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Why Google Just Bought This Hot E-Commerce Startup

August 8, 2016, 6:15 PM UTC
Fortune Brainstorm TECH 2016
Fortune Brainstorm TECH 2016 MONDAY JULY 11TH, 2016: ASPEN, CO 2:30 PM TILTING THE SCALE ON CLOUD COMPUTING Diane Greene, Senior Vice President, Google Interviewer: Andrew Nusca, Senior Editor and Co-chair, Brainstorm TECH, Fortune PHOTOGRAPH BY KEVIN MOLONEY/Fortune Brainstorm TECH
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It could get easier to buy and sell products and services on the Google cloud.

The search giant said Monday that it acquired a small, Los Angeles-based startup called e-commerce startup called Orbitera. Terms of the deal were not disclosed.

Orbitera specializes in software that streamlines the often-complex way companies sell cloud-based products and services as well as how customers buy those services.

The startup’s billing software lets companies that sell cloud services create recurring billing cycles for their customers based on the number of hours, days, months, or the amount of computing resources they consume, according to Orbitera’s website. The technology also integrates billing data from cloud infrastructure companies like Google (GOOG) or Amazon Web Services so companies can better price their cloud services to their clients.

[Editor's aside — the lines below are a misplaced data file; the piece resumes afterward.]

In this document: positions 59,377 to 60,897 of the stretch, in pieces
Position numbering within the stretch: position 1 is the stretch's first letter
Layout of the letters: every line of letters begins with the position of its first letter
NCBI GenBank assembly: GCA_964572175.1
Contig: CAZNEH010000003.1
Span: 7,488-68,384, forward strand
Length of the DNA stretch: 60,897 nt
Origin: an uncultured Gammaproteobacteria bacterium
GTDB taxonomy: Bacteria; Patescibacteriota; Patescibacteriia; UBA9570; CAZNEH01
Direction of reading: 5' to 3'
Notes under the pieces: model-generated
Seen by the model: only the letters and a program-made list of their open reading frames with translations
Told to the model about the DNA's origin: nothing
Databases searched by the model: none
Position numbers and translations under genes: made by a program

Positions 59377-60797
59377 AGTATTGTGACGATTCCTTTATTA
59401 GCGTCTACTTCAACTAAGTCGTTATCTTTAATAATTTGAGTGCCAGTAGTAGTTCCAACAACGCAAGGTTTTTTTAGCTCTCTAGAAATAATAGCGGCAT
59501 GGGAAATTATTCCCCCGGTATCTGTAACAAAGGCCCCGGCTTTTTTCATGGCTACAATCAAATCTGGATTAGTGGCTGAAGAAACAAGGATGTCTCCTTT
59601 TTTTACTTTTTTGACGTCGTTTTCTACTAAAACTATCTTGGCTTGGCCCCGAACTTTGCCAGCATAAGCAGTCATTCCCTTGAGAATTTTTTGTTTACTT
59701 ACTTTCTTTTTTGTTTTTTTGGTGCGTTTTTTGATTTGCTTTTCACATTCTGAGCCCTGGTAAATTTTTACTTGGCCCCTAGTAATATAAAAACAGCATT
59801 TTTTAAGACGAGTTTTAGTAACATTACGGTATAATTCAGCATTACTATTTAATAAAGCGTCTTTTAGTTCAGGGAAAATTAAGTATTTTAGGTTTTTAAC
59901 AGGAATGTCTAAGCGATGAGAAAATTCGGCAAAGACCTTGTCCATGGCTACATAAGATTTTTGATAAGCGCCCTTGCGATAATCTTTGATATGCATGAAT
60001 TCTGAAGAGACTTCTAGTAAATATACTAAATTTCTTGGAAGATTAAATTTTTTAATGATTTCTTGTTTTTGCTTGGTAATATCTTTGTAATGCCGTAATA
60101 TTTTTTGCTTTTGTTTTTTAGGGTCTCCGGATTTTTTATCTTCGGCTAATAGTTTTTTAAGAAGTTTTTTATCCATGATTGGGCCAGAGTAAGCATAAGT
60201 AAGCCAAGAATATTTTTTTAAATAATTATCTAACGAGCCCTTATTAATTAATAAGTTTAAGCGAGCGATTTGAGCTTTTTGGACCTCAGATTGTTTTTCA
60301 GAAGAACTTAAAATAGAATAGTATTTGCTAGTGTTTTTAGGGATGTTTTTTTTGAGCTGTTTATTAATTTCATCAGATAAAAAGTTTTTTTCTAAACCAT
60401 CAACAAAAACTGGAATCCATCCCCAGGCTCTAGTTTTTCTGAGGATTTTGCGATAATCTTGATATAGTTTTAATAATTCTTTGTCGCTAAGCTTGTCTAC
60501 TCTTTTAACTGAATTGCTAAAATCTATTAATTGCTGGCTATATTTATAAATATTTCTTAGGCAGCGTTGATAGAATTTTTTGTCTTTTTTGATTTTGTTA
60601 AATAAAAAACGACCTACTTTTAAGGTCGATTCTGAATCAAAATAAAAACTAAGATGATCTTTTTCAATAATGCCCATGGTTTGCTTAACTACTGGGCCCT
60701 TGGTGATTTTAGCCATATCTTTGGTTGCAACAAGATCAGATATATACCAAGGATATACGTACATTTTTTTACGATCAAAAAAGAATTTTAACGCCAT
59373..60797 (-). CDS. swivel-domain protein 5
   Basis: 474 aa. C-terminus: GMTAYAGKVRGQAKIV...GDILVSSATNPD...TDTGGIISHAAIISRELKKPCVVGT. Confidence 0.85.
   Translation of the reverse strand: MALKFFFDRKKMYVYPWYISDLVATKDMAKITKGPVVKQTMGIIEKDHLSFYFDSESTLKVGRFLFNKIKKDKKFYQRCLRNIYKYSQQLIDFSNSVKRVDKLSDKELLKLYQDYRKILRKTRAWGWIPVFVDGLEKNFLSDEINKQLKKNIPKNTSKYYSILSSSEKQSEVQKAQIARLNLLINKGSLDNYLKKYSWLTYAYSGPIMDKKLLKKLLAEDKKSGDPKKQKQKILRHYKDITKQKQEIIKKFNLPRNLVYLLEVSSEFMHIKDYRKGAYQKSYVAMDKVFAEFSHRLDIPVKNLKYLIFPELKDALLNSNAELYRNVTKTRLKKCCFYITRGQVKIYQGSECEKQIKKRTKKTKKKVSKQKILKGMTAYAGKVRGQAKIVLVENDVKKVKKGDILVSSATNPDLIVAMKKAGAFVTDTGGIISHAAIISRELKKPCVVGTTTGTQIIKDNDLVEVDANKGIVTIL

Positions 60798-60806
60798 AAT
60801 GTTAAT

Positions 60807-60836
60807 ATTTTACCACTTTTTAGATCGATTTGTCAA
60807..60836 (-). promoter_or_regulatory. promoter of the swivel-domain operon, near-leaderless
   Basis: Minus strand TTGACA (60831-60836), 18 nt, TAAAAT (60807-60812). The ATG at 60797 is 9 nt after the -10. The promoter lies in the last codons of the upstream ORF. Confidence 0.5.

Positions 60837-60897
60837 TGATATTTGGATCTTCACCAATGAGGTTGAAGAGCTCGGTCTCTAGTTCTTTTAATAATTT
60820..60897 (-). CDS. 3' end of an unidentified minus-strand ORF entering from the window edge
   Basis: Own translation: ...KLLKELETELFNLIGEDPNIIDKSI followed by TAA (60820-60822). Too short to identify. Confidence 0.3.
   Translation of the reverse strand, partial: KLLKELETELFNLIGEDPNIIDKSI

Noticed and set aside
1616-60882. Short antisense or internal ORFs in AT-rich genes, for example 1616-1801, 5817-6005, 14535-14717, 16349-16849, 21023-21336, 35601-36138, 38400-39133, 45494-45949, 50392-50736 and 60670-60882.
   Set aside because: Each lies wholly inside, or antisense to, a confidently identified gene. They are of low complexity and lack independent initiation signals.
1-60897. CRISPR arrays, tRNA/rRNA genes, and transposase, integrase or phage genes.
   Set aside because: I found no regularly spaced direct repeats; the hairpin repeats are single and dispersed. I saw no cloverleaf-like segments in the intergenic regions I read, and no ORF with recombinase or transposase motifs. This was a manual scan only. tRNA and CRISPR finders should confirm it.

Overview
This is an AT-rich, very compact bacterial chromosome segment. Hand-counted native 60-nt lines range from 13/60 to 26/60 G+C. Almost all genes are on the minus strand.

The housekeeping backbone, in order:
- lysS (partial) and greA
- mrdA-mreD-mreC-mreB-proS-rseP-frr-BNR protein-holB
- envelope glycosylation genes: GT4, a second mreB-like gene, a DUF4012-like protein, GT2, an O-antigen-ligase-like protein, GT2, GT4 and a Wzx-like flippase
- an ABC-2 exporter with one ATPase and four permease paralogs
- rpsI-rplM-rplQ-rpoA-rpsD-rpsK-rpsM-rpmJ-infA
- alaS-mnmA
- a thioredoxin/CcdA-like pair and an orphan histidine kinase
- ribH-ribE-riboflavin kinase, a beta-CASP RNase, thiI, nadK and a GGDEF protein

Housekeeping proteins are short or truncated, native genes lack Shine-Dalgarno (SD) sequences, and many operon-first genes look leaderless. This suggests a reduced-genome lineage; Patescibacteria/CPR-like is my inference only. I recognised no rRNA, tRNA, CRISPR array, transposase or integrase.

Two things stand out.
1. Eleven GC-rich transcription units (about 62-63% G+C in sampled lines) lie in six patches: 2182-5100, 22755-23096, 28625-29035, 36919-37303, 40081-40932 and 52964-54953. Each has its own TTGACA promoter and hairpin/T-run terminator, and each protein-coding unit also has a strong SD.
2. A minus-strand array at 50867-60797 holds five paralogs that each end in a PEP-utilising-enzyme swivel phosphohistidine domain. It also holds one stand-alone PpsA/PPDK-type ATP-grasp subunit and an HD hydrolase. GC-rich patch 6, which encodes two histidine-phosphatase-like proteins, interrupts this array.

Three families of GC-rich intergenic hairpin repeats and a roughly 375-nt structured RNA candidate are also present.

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“Orbitera has built a strong ecosystem of enterprise software vendors delivering software to multiple clouds,” wrote Nan Boden, Google’s head of global technology partners, in a corporate blog post. “This acquisition is not only meant to improve the support of software vendors on Google Cloud Platform, but it also aims to reinforce Google’s support for the multi-cloud world.”

Orbitera’s CEO Marcin Kurc previously worked at Amazon (AMZN) Web Services for roughly three years as a principal of strategic partnerships and head of business development for its marketplace enterprise unit, according to Kurc’s LinkedIn profile.

In a post on the acquisition on Orbitera’s website, the startup’s management team wrote that Google “shares our vision for seamless purchase and deployment of IT services across heterogeneous cloud infrastructure.”

Although many cloud providers, like Google and Microsoft (MSFT), would clearly love for companies to only use their own cloud services, they have been marketing their respective cloud services as being compatible with other competing services so they can win customers who fear being locked into a specific vendor’s technology.

“We will continue to deliver the products and services our customers rely on with the added scale that Google provides,” Orbitera’s management team explained. “At this time, there is no change to the services we are providing and we will continue to support existing cloud platforms.”

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Orbitera counts Adobe (ADBE), Oracle (ORCL), and NetApp (NTAP) as customers.

The startup scored a $2 million seed funding in June 2015.